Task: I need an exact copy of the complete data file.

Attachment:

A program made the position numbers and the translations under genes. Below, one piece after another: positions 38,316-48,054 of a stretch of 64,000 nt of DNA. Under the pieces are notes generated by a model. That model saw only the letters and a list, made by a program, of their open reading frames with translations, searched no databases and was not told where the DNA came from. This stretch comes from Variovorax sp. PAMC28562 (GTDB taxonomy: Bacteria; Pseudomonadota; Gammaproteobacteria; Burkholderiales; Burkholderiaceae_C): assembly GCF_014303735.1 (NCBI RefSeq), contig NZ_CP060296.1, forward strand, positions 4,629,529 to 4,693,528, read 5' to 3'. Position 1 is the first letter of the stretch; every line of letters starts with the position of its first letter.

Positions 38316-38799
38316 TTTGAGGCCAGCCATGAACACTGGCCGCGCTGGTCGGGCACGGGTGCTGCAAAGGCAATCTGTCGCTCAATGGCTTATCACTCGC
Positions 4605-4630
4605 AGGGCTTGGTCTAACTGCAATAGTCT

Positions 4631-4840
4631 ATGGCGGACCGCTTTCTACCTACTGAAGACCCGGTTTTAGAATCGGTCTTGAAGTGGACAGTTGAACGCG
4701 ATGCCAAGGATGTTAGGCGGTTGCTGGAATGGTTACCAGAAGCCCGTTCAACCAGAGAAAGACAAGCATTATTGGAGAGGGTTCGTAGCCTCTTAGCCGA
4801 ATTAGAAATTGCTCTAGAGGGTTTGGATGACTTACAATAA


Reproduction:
A program made the position numbers and the translations under genes. Below, one piece after another: positions 38,316-48,054 of a stretch of 64,000 nt of DNA. Under the pieces are notes generated by a model. That model saw only the letters and a list, made by a program, of their open reading frames with translations, searched no databases and was not told where the DNA came from. This stretch comes from Variovorax sp. PAMC28562 (GTDB taxonomy: Bacteria; Pseudomonadota; Gammaproteobacteria; Burkholderiales; Burkholderiaceae_C): assembly GCF_014303735.1 (NCBI RefSeq), contig NZ_CP060296.1, forward strand, positions 4,629,529 to 4,693,528, read 5' to 3'. Position 1 is the first letter of the stretch; every line of letters starts with the position of its first letter.

Positions 38316-38799
38316 TTTGAGGCCAGCCATGAACACTGGCCGCGCTGGTCGGGCACGGGTGCTGCAAAGGCAATCTGTCGCTCAATGGCTTATCACTCGC
Positions 4605-4630
4605 AGGGCTTGGTCTAACTGCAATAGTCT

Positions 4631-4840
4631 ATGGCGGACCGCTTTCTACCTACTGAAGACCCGGTTTTAGAATCGGTCTTGAAGTGGACAGTTGAACGCG
4701 ATGCCAAGGATGTTAGGCGGTTGCTGGAATGGTTACCAGAAGCCCGTTCAACCAGAGAAAGACAAGCATTATTGGAGAGGGTTCGTAGCCTCTTAGCCGA
4801 ATTAGAAATTGCTCTAGAGGGTTTGGATGACTTACAATAA